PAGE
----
A Nazi and a Filipino had an argument at the Astoria restaurant. The Filipino said: “Now you are winning the war. But in the end, you Axis fellows haven’t got a chance. This is just the first round.” The Nazi: “I can’t permit you to talk that way. Do you still think this is a democracy?” And so the Nazi called a Japanese officer who was standing nearby. The Nazi showed his swastika band and said: “This man is talking against the Axis,” The Filipino banged the table and told the Japanese: “Officer, this white man said that all brown men are monkeys.” The Japanese got the Nazi by the collar and kicked him out of the restaurant. Said an onlooker: “Nazi-pa.”

April 14, 1942

Received a phone call from Joe Escaler, Jr. He came from San Fernando, Pampanga. He said he saw my son Philip with several thousand captives. My Japanese supervisor, Mr. Fukada, was beside me when I received the news. He congratulated me and I thanked him. I asked him if he could secure a permit for me so that I can look for my son. He said he would take the matter up with the High Command.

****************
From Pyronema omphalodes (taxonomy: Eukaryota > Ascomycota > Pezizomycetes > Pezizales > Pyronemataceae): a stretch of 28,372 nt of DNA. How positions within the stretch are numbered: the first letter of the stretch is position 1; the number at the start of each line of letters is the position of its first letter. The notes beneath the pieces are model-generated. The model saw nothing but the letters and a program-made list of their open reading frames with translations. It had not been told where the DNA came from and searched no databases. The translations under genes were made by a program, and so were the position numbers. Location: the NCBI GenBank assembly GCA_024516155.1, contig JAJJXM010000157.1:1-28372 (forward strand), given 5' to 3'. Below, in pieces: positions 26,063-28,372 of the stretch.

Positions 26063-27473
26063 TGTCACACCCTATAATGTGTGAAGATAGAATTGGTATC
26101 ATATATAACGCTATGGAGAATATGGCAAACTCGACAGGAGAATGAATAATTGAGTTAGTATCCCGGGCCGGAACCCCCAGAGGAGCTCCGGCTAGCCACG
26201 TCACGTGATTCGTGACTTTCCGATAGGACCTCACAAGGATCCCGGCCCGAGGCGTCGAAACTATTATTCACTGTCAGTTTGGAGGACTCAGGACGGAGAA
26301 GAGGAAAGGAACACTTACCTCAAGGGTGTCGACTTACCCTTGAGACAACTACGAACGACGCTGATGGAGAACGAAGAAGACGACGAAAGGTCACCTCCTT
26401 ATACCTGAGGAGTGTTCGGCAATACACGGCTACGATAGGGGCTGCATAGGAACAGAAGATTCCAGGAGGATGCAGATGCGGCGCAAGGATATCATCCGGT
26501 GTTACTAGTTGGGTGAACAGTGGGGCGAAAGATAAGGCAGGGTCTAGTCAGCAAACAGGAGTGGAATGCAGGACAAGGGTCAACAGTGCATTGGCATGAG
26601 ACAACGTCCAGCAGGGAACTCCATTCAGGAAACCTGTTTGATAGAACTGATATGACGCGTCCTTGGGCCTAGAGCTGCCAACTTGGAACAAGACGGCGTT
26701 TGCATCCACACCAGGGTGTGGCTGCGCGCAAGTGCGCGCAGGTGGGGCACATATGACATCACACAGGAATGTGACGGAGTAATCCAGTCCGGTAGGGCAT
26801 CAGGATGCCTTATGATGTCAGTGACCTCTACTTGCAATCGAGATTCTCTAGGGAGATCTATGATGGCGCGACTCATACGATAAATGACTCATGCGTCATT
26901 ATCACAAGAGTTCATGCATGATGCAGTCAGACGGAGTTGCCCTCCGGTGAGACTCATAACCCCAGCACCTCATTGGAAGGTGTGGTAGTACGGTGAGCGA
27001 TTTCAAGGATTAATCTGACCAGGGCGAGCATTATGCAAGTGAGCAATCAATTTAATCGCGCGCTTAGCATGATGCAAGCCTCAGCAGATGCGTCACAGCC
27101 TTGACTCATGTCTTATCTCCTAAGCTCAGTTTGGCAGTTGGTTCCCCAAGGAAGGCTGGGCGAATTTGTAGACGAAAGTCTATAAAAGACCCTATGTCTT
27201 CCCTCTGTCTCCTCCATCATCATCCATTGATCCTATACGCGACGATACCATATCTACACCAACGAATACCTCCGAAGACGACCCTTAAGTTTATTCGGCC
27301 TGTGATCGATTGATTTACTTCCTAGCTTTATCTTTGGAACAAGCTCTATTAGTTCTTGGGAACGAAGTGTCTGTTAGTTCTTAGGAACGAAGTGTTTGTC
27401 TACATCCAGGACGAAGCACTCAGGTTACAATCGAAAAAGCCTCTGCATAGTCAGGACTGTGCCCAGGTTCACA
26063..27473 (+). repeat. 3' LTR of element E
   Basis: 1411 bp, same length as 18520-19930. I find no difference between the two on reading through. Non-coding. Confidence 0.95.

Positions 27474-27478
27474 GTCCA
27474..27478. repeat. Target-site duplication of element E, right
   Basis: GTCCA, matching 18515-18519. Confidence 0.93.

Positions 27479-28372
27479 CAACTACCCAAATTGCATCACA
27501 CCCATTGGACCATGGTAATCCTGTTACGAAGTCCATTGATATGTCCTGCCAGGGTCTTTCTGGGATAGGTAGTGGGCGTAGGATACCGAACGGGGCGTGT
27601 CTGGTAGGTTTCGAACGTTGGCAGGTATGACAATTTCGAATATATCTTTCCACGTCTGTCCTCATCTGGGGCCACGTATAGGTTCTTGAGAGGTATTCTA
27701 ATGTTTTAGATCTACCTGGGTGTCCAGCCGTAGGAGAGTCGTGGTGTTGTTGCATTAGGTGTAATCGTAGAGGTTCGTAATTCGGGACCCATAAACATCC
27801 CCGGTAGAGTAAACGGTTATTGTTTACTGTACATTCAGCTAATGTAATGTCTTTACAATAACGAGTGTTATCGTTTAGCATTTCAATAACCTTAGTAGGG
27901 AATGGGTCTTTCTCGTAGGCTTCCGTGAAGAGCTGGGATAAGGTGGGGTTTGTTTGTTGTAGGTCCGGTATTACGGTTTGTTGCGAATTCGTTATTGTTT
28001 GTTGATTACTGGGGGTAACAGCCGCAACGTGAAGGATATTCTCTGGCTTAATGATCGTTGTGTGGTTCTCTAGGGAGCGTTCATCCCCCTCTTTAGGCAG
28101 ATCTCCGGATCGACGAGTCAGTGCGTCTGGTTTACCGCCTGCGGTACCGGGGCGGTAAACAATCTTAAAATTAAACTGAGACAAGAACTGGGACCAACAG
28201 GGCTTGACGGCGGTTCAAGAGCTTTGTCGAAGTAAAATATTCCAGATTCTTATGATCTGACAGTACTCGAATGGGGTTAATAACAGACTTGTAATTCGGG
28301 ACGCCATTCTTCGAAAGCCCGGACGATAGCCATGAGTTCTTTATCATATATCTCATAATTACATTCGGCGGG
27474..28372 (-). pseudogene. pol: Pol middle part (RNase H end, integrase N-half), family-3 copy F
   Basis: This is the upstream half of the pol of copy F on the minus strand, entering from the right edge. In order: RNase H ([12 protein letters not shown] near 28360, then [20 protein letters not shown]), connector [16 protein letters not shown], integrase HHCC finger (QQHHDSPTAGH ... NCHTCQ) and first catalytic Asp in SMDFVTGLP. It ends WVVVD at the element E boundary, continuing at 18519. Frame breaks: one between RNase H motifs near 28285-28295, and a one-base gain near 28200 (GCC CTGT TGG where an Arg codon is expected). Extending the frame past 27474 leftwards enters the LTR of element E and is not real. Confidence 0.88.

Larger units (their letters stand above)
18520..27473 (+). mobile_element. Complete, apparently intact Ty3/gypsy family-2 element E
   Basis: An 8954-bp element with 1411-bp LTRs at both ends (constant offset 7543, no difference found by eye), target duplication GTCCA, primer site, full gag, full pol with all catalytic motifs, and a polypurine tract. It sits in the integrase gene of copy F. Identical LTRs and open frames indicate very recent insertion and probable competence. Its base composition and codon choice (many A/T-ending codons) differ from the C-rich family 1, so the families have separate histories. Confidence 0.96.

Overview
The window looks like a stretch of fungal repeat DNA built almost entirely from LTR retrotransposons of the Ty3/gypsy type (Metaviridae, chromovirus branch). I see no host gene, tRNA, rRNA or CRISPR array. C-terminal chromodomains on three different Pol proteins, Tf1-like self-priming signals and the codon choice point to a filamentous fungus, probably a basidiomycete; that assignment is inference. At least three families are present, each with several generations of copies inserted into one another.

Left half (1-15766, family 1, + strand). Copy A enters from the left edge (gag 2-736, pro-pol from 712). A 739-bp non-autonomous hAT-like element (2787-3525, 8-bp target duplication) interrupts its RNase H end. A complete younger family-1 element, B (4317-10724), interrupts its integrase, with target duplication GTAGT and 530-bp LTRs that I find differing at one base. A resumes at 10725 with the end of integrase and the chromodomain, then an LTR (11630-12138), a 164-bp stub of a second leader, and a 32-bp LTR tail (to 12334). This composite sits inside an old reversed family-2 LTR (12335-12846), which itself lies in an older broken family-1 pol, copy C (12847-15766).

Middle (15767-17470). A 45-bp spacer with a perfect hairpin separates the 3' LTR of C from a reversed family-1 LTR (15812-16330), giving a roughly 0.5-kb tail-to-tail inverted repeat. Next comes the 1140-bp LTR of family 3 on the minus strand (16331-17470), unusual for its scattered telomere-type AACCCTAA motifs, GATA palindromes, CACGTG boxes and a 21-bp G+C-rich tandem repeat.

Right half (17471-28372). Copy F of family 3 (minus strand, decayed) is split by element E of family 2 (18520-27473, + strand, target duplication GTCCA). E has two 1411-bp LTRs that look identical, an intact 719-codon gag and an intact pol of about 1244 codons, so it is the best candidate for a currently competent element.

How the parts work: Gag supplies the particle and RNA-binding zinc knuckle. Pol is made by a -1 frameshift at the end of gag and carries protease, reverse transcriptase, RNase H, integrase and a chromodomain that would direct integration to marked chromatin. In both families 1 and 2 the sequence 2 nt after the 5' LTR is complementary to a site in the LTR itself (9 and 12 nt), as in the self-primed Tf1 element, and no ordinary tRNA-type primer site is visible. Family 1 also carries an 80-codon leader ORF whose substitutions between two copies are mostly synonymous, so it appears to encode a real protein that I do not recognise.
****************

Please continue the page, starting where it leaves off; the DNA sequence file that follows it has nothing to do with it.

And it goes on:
Received a letter from an old friend, Augusto Gonzalez. It was a letter of condolence. He heard Philip died…

Tuned in on KGEI. The commentator paid tribute to the defenders of Bataan and extended sympathies to the parents of those who perished in the fight.

My barber was very lonely. His two sons were reported killed by machinegun fire in Aglaloma, Bataan. After my haircut, a Japanese wanted a shave. My barber refused. He told me: “I better not shave him. I might slit his throat.”

April 13, 1942

The city administration has started issuing ration cards to holders of 1942 residence tax certificates preparatory to carrying out the new plan of selling rice to the public of Greater Manila.

The rice ration cards are good for 90 days, the holders are entitled to purchase one ganta every other day, the cards to be punched every time a purchase of one ganta is made.

Justice Abad Santos captured in Cebu by the Japanese, according to the Tribune.